12. When posting copyrighted material you may post an excerpt and a link, but not the entire article.
  13. Posts are not actively monitored for the contents of posted messages and I am not responsible for any messages posted. Any user who feels that a posted message is objectionable is encouraged to contact me immediately by using the “Report Post” icon at the bottom of each message posted. I have the ability to remove objectionable messages and will make every effort to do so, within a reasonable time frame, if I determine that removal is necessary.
  14. The messages express the view of the author, not necessarily of Prepared Christian.
  15. Advertising your business or attempting to generate business or the advertising of other forums or blogs is not allowed without prior approval from Chris Ray.


Get to Know One Another

I have added a few different places where we can come together as a community.  There is a men’s and women’s section, a place for prayer requests and praise reports.  I have also added a section for finding people that live in your general area.


Thank You

I have added a feature that gives readers the ability to “thank” a poster by clicking a little “thumbs up” icon that says thanks.


Iron Sharpens Iron

I have a special section for other preparedness bloggers.  My thinking here is that iron sharpens iron.  This will be a place where we can share helpful information, pray for each other and for our readers.  If you are a preparedness blogger and are interested, please send me an email and include your forum name and a link to your blog.  I will send you the password for the forum.  If you know any bloggers who might be interested, please let them know.


With that said, head over the Prepared Christian Forum, create your account so I can activate it and then swing into the New Member Welcome Area and introduce yourself.

Preserving God’s Word



JP, a faithful reader, recently sent me an email that I thought was such a good idea I wanted to share it with all of you.  One of the things I have in my preps is a case of Bibles that I got at a good price a few years ago.  My thinking is that if there is a prolonged time of hardship, people will be hungry for God’s Word.  I want to be prepared to listen, talk and to give them a Bible to take home with them.


It seems JP has the same idea, as he recently sent me the following email:


“Chris, I’ve been meaning to share this with you. There is one thing most folks don’t think of when prepping and I encourage it every time I get a chance. Of all the things we seal and store for future use God’s word is usually not one of them.

A year or so back I called around to find some inexpensive bibles. I wanted to buy a hundred or more to put in storage. Well I found out after talking with some folks that ran a bulk bible warehouse that the copies I wanted for $2.00 a piece were not meant for years of use or storage. The paper and ink used for those cheap bibles would fade and the pages would discolor due to changes in humidity or high moisture levels.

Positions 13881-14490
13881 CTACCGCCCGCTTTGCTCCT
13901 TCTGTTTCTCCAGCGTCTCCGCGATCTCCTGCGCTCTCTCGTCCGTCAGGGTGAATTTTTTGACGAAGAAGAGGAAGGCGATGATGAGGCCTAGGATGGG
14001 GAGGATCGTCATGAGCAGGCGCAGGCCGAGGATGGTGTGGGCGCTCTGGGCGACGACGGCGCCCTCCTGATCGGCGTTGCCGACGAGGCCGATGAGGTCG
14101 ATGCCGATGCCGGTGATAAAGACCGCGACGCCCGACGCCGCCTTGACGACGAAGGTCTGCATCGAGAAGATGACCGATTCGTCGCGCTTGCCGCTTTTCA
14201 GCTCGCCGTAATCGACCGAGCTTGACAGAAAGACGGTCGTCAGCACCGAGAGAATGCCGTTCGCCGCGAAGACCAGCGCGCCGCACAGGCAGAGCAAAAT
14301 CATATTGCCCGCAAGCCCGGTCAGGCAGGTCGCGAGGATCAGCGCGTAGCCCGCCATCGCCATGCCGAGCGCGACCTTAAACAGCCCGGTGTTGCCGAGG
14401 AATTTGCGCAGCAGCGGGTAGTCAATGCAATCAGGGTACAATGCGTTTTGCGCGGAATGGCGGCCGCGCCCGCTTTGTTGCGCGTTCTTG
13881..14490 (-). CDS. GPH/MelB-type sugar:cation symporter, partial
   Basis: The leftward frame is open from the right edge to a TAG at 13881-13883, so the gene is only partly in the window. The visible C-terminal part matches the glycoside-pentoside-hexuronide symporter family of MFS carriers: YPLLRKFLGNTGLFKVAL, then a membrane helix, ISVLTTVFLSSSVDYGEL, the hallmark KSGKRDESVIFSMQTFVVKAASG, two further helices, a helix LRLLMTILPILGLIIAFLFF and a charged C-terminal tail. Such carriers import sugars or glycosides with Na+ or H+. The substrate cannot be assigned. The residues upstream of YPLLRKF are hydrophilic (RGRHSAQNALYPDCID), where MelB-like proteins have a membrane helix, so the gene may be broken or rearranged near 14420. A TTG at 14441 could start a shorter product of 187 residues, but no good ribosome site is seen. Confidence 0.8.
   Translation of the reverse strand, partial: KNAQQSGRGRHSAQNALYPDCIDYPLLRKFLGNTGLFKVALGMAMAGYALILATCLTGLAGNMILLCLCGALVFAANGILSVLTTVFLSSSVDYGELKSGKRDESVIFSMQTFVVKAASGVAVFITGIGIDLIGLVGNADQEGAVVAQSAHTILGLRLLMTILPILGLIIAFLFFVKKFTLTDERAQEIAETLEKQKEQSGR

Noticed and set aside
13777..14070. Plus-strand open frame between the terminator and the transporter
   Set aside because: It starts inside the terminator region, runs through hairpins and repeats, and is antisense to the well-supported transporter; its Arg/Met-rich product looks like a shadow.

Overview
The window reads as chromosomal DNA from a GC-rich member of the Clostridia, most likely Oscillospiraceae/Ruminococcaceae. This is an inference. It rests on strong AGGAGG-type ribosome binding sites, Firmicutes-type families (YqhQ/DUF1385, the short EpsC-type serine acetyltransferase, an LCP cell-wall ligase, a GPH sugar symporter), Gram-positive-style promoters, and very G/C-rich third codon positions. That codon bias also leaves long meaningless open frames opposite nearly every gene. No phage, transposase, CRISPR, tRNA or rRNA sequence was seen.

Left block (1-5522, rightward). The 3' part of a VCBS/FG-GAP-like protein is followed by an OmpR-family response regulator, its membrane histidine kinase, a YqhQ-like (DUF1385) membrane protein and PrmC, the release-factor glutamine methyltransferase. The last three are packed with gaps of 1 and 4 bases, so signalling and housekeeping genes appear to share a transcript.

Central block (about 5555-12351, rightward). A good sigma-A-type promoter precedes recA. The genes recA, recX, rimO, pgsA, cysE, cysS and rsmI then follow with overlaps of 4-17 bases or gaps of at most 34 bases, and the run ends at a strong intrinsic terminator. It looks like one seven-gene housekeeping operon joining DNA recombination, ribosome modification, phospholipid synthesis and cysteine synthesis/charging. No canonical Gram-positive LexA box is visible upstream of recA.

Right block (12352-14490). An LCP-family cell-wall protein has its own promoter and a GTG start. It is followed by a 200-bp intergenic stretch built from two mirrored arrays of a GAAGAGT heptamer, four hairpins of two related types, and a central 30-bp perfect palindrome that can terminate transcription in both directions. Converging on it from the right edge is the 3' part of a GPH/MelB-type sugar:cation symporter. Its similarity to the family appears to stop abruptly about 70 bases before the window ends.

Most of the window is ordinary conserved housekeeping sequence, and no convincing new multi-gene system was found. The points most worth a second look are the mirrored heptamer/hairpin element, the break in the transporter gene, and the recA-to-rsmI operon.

The guy I talked to explained this to me and laughingly suggested that the bibles would have to be kept very dry, vacuum sealed and kept airtight or I would have to spend a lot more money on the bibles and get some really good ones. Getting really good ones meant I couldn’t afford to buy very many and I wanted lots.

When times get hard people will cry out to God and they will want to know what His word has to say. As Christians we should be ready to help those in need. But I’m afraid we just can’t take in every person in need. So we should be able to give them some food and water along with a copy of God’s word, present the gospel to them and pray with them, then bid them farewell and God’s blessings upon them.

So Mylar is not just for food products here is what one of my sealed $2.00 bibles looks like. I really like watching people try to figure out what’s in it. If you look really close you can barely see the letters “Holy Bible” in the Mylar.”


I asked JP which site he used and he let me know it was Bible Surplus.com.  I looked around and they have some Bibles for less than $60 for a case of 48.

I haven’t tested this to make sure, but I think one could fit 4-6 Bibles in a one gallon Mylar bag, add 1 300cc oxygen absorber and you have preserved God’s Word for future use.

I want to thank JP for another great idea.


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Guest Post: Neighboring Matters: Preparing For Unknown Unknowns

Today we are blessed by an excellent article written by Todd Walker, the Survival Sherpa, he has allowed me to post it here to help fill in some gaps while I go through the process of moving. Todd is the Owner/Editor of Survival Sherpa, please bless him by heading to his site and soaking up some of the great information he has on it, you can read the original article here.


Neighboring Matters: Preparing For Unknown Unknowns

Can we prepare for all the unknown unknowns?


No matter how meticulous you might be at creating your list of lists, how much stuff you’ve squirreled away, or how sharply you’ve honed your survival skills, you can’t prepare for the unknown unknowns. That’s why neighboring matters.

If you get 10 survivalists in a room, you’ll get eleven different opinions on how to build community. In this installment of my Individual Preparedness Plan series, we’ll discuss what should be on top of every person’s preparedness priority list: Neighboring.